Blinded by the Brand

Why are people loyal to a brand that guarantees austerity today in return for the promise of prosperity tomorrow with no plan setting out how and when austerity will morph into prosperity and despite overwhelming evidence that similar promises failed to deliver prosperity in the past?

It’s a mystery, but part of the explanation has to be that people are blinded by the brand, especially if it sets up black hats and white hats and is easy to express in memes.

For example, if the UCP stands for righteous austerity, then the NDP must stand for frivolous spending.  If the UCP believes in trickle-down economics, then the NDP are rampant socialists.

There is nothing in between.

2000px-united_conservative_party_logo_28alberta29-svg

But here’s where loyalty to the brand becomes problematic.  People who say they support the UCP because they believe economic pain today will bring economic prosperity tomorrow fail to understand that the UCP brand is more than an economic ideology, it extends to a discriminatory position on social issues that is attractive to homophobes, Islamophobes, pro-lifers, alt-rightists and nutbars who will run roughshod over the rule of law and democratic norms if it’s necessary to implement their conservative agenda.

UCP supporters argue they can’t be tarred with the same brush as the UCP lunatic fringe, they insist they’re fiscally conservative and socially progressive.

This brings us to what Timothy Snyder describes in his book On Tyranny as the renunciation of the difference between what you want to hear and what actually is the case.

Snyder says the truth dies in four ways.  His analysis is set in the context of tyranny but in this post-Trump era it is equally applicable to the conservative movement as espoused by Jason Kenney.

Presenting lies as facts:  Jason Kenney has convinced many Albertans that Alberta is on the rocks and only he and the UCP can save it, however, Bloomberg reports Alberta led the country in 2017 with GDP growth at 4.9 percent.  GDP growth is expected to be 2.7 percent in 2018 and many economic indicators including exports, manufacturing, rig activity and wholesale trade have seen gains.  The labour market is improving, and corporate profits are expected to be higher in 2018.

Even Mr Kenney knows this to be true.  He didn’t describe Alberta as a sad sack province when he traveled to India on a bizarre little junket.   Instead he told government and industry representatives that Alberta was a low tax province with one of the best educated work forces, efficient power prices and lots of strategic advantages for investment.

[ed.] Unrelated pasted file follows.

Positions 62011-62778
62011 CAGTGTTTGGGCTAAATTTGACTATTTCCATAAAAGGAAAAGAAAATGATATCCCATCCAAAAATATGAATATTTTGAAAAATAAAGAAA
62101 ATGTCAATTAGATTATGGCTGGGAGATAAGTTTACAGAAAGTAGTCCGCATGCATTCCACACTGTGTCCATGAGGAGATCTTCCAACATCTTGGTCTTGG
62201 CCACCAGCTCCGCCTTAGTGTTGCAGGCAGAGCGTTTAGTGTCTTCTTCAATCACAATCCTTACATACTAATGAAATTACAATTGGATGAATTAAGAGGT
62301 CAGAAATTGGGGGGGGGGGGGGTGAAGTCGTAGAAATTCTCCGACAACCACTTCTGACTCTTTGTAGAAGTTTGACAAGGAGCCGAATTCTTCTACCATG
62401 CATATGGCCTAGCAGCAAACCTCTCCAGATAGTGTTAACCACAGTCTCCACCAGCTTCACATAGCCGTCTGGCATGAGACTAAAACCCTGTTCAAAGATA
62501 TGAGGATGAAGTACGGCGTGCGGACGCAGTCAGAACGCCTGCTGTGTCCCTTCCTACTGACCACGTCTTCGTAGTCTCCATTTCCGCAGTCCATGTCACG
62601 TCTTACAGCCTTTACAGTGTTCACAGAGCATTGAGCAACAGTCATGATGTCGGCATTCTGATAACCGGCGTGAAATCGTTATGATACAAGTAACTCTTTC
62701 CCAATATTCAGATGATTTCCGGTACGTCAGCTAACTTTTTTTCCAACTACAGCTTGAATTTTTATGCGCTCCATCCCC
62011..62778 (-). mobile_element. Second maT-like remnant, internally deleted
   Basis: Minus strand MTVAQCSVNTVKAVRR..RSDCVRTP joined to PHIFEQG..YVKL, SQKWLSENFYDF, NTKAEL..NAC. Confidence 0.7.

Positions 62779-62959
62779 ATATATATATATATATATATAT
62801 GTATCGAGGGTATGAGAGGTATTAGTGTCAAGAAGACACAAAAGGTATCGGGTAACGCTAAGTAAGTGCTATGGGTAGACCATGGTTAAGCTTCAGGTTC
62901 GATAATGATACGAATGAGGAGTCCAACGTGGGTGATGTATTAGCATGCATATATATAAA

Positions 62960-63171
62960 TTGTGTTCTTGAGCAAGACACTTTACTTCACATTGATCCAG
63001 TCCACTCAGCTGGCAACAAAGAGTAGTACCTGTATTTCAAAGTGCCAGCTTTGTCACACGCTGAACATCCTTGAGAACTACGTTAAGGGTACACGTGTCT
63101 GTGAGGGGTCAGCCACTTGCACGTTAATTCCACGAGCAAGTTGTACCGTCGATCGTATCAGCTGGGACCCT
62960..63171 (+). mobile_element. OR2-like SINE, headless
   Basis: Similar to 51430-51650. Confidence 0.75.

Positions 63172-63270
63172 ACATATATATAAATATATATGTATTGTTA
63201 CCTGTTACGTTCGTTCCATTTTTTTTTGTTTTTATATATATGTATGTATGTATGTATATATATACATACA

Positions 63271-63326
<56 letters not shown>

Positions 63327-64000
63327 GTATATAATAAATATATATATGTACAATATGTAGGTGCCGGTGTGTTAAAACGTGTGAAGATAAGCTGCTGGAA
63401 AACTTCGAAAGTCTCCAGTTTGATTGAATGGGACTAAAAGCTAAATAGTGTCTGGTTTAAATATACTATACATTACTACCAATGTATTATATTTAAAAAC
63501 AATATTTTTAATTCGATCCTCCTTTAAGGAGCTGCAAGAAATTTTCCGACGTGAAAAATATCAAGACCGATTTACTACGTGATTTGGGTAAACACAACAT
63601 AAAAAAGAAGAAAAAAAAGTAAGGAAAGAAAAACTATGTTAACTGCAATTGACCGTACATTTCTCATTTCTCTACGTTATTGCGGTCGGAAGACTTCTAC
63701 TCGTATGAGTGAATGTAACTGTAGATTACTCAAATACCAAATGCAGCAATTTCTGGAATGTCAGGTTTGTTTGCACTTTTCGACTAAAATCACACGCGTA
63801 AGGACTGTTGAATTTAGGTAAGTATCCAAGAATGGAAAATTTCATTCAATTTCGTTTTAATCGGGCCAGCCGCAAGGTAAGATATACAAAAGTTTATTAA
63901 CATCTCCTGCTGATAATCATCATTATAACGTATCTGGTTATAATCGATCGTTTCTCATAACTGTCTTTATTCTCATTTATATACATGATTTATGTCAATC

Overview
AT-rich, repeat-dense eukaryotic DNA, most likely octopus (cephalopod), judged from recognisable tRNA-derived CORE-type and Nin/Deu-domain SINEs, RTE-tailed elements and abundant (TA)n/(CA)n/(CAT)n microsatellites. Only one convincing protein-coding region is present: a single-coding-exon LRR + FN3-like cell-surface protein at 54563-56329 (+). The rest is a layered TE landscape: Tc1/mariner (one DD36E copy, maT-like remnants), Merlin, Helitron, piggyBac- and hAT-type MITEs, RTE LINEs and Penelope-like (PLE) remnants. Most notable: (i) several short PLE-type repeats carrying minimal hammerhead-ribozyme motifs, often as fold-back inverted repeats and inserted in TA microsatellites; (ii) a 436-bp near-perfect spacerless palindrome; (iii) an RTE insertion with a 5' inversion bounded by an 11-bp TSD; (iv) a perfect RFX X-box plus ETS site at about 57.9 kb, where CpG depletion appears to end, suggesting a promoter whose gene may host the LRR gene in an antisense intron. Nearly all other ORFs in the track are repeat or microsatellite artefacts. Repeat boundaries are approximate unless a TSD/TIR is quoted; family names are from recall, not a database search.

Shamanistic incantation to make the fictional plausible:  If there’s one thing Kenney and the UCP are adamant about it’s that the NDP are a bunch of raving socialists.  The comment section of any article describing anything the NDP government does demonstrates this fiction has taken hold with UCP supporters who are convinced the socialists are using any means possible, including farm safety legislation and the curriculum re-write, to spread their socialist ideology to the unsuspecting masses.

If Mr Kenney and his supporters knew anything about political and economy theory or simply paid attention to the Notley government’s relationship with the business sector (particularly energy) they’d know this isn’t true.

Magical thinking to embrace contradiction:  Mr Kenney insists that cutting taxes and implementing austerity will not negatively impact public services.  He refers to the Klein era as the golden age of balanced budgets but never acknowledges the devastating impact Klein’s cuts had on education, healthcare and infrastructure.  Short-term and long-term beds were cut by 50%, nurses and teachers left the province in droves, and the infrastructure deficit is now over $16 billion.

No amount of magical thinking will reconcile a 10% flat tax with the expectation that public services will continue to be provided at today’s standards.

Misplaced faith:  Snyder says when a politician presents himself as the saviour of [insert favourite ideology here] evidence is irrelevant, his followers will support him based on faith.

UCP supporters believe Mr Kenney when he says he’s interested in economic issues, not social ones.  They believe Mr Kenney when he says the UCP rejects those who express hateful views of entire groups of people and that such people are not welcome to run for the party.  They have faith that Mr Kenney will not support policies that discriminate against certain Albertans, notwithstanding the regressive beliefs of the lunatic fringe who’ve found a home in the UCP.